The 3 R’s of Measuring Design Comprehension

Jeff Sauro, PhD

Will users get it?

Marketing and design teams often want to know if users will understand a key concept on a website or design.

For example, do users understand new terms and conditions, a privacy policy, different product models, prices or the service packages properly?

When you want to know if users will understand something in a design, you can quickly see how asking “Did you understand the difference in our service plans?” isn’t a good idea.

It’s unlikely that more than a few participants will acknowledge that they don’t understand something. It would be like asking students in a math class if they understand the concept of logarithms.  It’s much better to ask students to find the logarithm of 1000.

To that end, to really measure comprehension, you need to use questions that assess users’ knowledge of the policy, the product or design.

We use three complimentary techniques: measuring recognition, recall and recounting.


Recognition measures the ability of a user to correctly identify an item among a set of alternatives. This is measured using the classic multiple choice question format. When a user can correctly select an item from a list of multiple choice questions, it demonstrates at least a superficial level of comprehension.

For example, if you want to know whether users understand a new cancellation policy for a service, you can ask them to review a product page and then answer some questions that include something like the following:

Which of the following options best represents the service cancellation policy?

A.    All sales are final.
B.    You can cancel any time after 90 days.
C.    You can cancel at any time.
D.    You can cancel any time within the first 30 days.

If a user selects the correct choice “C”, this reflects a certain level of comprehension. But it’s unclear if the participant would have provided this answer without considering the alternatives and getting a quick mental cue from seeing the correct answer. Guessing also complicates matters. With one correct choice and three incorrect alternatives, there is a 25% chance of randomly selecting an item correctly.

Adding additional multiple choice questions about the cancellation policy can certainly help this, and that’s why standardized tests aren’t merely single questions. The probability of correctly guessing three questions correcting is .253 or  about 2% .

For unmoderated usability testing, we often need to verify task completion rates and use a multiple choice verification question. It usually asks participants to provide the price or description of a product we asked them to search for. That means in many respects, the lower limit of task completion rates would be closer to 25% than 0% (for multiple choice questions with four options).

So while adding many multiple choice questions offsets the problems of guessing and poorly worded questions and answers, we can’t subject participants to long batteries of SAT-like questions in the world of applied user research. We use complimentary approaches instead.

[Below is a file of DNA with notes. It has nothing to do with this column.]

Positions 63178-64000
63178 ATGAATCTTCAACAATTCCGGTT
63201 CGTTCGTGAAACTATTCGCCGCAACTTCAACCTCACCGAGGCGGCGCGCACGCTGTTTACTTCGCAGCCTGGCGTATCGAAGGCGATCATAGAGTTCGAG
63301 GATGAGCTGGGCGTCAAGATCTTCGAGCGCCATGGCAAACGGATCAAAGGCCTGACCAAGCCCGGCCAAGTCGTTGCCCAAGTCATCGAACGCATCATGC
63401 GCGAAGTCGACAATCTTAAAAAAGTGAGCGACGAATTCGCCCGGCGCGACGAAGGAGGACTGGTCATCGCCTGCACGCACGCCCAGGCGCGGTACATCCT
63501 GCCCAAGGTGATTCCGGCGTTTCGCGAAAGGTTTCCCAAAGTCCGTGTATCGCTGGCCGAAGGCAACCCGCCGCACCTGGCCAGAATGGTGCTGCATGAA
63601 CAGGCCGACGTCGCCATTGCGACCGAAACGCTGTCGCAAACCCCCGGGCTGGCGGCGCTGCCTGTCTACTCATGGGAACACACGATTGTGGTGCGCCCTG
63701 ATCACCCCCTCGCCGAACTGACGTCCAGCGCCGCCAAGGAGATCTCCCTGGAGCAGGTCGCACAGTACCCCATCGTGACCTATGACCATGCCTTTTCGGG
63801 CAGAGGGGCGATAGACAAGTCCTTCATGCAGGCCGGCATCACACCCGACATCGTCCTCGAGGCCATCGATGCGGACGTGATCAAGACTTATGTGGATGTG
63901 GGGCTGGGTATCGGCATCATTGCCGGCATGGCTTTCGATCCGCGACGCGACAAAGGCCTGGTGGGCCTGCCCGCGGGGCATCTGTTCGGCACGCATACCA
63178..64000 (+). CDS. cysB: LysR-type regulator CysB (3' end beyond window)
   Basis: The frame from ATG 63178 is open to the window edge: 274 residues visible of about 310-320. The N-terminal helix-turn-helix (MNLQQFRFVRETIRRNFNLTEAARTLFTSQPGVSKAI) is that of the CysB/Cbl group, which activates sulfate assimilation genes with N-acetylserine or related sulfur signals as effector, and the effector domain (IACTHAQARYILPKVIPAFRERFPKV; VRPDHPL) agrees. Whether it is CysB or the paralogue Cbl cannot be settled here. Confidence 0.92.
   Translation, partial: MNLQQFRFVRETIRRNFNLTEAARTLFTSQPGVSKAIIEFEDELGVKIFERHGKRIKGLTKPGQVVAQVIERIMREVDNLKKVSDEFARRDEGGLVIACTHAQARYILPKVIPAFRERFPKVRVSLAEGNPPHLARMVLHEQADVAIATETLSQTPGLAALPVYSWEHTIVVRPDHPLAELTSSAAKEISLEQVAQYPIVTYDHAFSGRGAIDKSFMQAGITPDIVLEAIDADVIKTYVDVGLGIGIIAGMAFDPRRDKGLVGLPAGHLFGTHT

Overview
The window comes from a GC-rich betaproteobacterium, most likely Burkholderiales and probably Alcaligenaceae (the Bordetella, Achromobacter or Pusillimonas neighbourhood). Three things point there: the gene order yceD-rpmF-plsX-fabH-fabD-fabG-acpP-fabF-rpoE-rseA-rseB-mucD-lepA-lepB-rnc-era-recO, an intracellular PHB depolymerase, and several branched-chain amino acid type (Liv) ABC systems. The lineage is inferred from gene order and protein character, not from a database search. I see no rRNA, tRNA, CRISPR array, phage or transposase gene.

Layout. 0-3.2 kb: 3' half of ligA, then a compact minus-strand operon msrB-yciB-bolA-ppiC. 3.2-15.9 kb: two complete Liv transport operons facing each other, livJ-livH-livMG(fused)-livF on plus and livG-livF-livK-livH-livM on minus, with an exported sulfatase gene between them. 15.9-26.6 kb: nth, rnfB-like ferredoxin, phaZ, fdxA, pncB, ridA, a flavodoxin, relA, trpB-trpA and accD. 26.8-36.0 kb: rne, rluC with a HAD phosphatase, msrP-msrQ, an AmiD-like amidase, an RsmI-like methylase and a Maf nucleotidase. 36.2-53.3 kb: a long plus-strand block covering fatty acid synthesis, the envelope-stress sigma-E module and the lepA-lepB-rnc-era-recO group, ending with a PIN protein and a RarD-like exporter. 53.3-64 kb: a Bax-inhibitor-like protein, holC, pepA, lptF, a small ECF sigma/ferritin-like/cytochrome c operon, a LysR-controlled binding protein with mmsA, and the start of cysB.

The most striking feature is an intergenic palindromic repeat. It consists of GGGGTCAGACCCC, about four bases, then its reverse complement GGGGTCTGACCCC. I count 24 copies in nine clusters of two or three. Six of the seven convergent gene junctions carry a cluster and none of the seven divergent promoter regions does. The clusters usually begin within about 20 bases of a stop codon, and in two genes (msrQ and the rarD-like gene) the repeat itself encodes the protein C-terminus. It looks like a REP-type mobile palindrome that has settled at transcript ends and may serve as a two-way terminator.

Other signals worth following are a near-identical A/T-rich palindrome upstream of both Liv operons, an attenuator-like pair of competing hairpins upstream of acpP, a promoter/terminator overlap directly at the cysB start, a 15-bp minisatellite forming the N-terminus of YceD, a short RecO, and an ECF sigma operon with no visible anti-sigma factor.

Recall is the users’ ability to pull the correct answer from their memory without any prompting or cues. This is usually measured by having participants answer open-ended questions.

Open-ended questions that require users to correctly recall the cancellation policy terms or the name of a feature provides evidence for a deeper level of comprehension than recognition.  Asking a participant to recall the cancellation policy would entail a question such as:
What is the cancellation policy for the software service?

While we largely eliminate the problem of guessing, open-ended questions have their own issues. They take longer to analyze and introduce an additional layer of subjectivity and differing interpretation.


Sometimes we not only want to understand whether users understand specific aspects of a product or service, but we want to know what features or details are most important and memorable in the mind of the user.

Instead of asking a participant to summarize what they understand, we ask them how they would explain what they saw to a friend or colleague. For example, “How would you explain the service and cancellation policy to a friend who was considering this service?” By asking a participant to rephrase things to a non-present friend forces them to not rely on jargon or half-baked terms.

This approach helps not only to assess a deeper level of comprehension but also to assess what features stand out, and in the users’ language. The verbatim responses provide a great opportunity to determine what branded terms are being used.

Rarely can we assess whether users “get” a concept, feature or detail with a single question or by asking them directly. Using a mix of multiple choice questions (recall), open-response questions (recognition) and recounting questions provides a balanced view of what users understand and what they don’t comprehend. We find this approach works well for measuring abstract software concepts, terms and conditions, pricing structures, upgrades, product tiers, service plans, and branded features.

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